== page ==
Follow @RoyOsherove on Twitter

Scrum Vs. XP - Why Scrum is easier to sell

One of the things I talked about during my Pre-con sessions ate TechEd Barcelona was how to Implement Scrum using Team System and the Scrum For Team System Project Template.

I like XP, but I really like Scrum as a methodology for several reasons:

  • It's pretty open to customization

It talks about the iterations planning, release planning and solely lies in the real of management practices. It says nothing about Engineering practices (besides Estimation) - leaving much leg room to do whatever you want during an iteration. You can also change your mind about the way you work between iterations if something does not suit you. 

  • It does not contain the word "Extreme" in its name

This is a really important thing. You see, eXtreme Programming, when compared to Scrum, is really a superset of the Scrum methodology in many ways  - it contains all of the management ideas of Scrum (short iterations, estimation, communication, simplicity and feedback, but is also adds the layer of engineering practices that is missing from Scrum (Unit testing and TDD, Pair programming, Continuous Integration etc..). But it's naming is a real problem.

It's a lot easier showing Scrum as a methodology to management than XP, because it "sounds" very extreme, although many of the concepts are the same.  With scrum I can always say "lets start with short iterations and daily meetings (Scrums) and see what happens next. I can then add XP practices into the Scrum mix incrementally. Because Scrum does not talk about them, people will be less scared of trying things out, and it won't feel as extreme anymore. With XP I need to explain the initial effort to begin with, and always worry that people will be too scared of a change that might be too big for them.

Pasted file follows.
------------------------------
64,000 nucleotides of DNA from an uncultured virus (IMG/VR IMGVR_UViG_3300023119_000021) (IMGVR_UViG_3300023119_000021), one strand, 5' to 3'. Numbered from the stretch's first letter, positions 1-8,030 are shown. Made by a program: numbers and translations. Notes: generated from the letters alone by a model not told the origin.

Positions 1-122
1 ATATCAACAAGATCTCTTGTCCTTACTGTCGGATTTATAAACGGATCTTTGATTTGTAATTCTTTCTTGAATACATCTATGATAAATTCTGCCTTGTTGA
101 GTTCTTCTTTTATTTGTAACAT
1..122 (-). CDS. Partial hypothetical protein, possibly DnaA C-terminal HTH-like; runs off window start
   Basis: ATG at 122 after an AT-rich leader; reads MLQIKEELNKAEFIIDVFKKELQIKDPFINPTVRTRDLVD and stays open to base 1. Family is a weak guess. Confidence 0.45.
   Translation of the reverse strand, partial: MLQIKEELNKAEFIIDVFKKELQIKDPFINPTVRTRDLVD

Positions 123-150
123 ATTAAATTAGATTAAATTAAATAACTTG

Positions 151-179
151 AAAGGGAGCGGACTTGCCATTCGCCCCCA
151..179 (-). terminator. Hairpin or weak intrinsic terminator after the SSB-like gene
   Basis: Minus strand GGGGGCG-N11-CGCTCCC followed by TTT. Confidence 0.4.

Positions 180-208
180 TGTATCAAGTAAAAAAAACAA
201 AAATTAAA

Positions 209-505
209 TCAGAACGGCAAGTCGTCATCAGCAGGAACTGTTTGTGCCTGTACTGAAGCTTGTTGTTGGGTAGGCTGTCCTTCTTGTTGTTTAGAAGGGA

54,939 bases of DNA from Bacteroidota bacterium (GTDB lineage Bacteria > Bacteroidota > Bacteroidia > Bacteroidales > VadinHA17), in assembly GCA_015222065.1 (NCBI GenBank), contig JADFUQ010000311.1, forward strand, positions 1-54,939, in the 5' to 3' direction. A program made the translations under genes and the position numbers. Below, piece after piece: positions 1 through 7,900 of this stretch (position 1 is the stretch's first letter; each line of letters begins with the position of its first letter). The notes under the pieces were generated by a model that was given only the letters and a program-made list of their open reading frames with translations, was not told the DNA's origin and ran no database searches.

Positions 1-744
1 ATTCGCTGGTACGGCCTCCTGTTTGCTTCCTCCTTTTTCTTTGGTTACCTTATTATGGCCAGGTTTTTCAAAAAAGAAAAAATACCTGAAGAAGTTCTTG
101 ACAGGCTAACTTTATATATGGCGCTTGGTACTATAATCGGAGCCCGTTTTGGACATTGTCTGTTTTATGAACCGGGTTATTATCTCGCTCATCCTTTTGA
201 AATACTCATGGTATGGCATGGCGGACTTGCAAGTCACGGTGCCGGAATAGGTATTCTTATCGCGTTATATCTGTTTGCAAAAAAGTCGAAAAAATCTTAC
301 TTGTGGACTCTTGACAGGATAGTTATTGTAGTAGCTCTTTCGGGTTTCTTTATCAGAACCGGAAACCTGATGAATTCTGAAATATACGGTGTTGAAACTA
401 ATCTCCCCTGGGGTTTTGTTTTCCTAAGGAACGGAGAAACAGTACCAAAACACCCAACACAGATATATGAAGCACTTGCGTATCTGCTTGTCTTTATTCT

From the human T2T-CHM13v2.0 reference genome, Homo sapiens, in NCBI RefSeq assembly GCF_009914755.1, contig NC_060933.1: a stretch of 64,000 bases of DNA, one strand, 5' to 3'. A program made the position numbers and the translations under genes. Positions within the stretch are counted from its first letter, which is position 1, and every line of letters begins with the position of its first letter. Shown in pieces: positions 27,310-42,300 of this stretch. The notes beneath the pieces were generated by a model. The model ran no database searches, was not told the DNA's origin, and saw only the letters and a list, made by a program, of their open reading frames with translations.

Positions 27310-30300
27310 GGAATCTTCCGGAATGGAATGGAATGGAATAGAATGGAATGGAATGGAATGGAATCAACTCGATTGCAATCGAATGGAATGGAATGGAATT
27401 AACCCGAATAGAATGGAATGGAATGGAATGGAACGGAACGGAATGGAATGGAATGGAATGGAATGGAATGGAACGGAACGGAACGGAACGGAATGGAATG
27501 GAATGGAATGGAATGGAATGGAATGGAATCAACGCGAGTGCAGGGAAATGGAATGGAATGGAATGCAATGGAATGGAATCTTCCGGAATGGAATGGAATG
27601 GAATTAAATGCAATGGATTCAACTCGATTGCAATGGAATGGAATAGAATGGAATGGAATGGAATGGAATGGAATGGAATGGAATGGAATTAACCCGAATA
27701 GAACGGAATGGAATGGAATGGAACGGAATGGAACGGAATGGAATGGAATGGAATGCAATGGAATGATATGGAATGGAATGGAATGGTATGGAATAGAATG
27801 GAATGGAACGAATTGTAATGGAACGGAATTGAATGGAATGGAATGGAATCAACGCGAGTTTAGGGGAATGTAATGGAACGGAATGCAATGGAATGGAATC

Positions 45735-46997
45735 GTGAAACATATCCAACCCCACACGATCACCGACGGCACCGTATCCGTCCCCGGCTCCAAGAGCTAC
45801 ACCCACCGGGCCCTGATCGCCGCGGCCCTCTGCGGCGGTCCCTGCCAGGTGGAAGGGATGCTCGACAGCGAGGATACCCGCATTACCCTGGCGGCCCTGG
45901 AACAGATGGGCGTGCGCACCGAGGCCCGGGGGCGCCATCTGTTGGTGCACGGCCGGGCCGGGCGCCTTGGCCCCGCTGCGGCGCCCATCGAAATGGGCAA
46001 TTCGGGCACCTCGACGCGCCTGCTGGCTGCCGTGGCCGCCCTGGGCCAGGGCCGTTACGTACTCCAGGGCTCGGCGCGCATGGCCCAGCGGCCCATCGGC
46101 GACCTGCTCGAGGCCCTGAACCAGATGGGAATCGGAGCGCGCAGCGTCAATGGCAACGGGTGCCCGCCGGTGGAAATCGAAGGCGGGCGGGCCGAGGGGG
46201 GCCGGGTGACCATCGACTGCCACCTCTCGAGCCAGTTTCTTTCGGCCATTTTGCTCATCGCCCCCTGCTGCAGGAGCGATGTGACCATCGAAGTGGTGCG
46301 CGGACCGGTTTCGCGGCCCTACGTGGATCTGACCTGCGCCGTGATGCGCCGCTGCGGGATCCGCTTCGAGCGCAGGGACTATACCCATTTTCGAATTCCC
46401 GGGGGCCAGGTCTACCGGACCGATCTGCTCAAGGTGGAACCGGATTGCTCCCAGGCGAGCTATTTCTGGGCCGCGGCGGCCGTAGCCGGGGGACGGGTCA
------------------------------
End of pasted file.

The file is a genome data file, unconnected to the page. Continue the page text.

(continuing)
Sure, you can try to implement XP slowly , practice by practice, but the overall feeling is that your overall changes will be much bigger.

With Scrum it's a syntactical, very subtle notion of change. So it's easy to digest for people who may fear change.


Every successful Agile project I've seen has used a combination of practices from several methodologies (you can always attribute some to XP and Some to Scrum, or just XP) - they always create their own version of e methodology 9 it's nether Scrum or XP, ("ScrumP" ? "Xrum" ?) - it's a mutant methodology that fits what that organization or team can do right now. Forcing it any other way will usually lead to failure in adoption - people don't like to be forced to do things they don't think will work - they need to choose to do it. They do whatever they think they need to do anyway - they may just tell management they do things like they are told.

When I interview companies, the managers always think that they people under them work in a specific way. Interviewing the actual people who do the work usually shows a very different picture - that of people making stuff work despite the rules given, not because of them. It's really enlightening. In a "Jurassic park" sort of theme you could say that "Life always finds a way" - people figure out what will make them do what they need to get done, regardless of the obstacles in their path. Send emails instead of filling forms, having a watercooler chat instead of sending an email, walking across the building instead of making a phone call - using a whiteboard instead of Rational Rose - those sorts of things. Life finds a way to exist in the harsh world of constraints we live in - it will be foolish to kid ourselves into thinking that just telling people to work a certain way will actually make them do it correctly.

They need to want to do it that certain way first. And that's all there is to it really. Gather a group of highly motivated people in a room - lock them up and give them whatever they need to get a task done and remove obstacles, and wait until they have finished. That's the basic premise behind all productive teams.

It's the "how do I give them what they need" that changes between methodologies, really. How do you give them better communication with the client and understand requirements? How do you make sure they stay focused (closed iterations where nothing can change), how do yo help them deal with change (teach them about unit testing, TDD and Continuous Integration) etc etc..


I'm writing this post because I remembered that I used a comic from ImplementingScrum.Com in my session at TechEd (with permission). Here's the Comic I used (my favorite): -- Cartoon -- September 26, 2006

There are more cartoons there for your reading pleasure.

Scrum Certifications are Problematic

Final updates on Israeli Blogger Dinner on Monday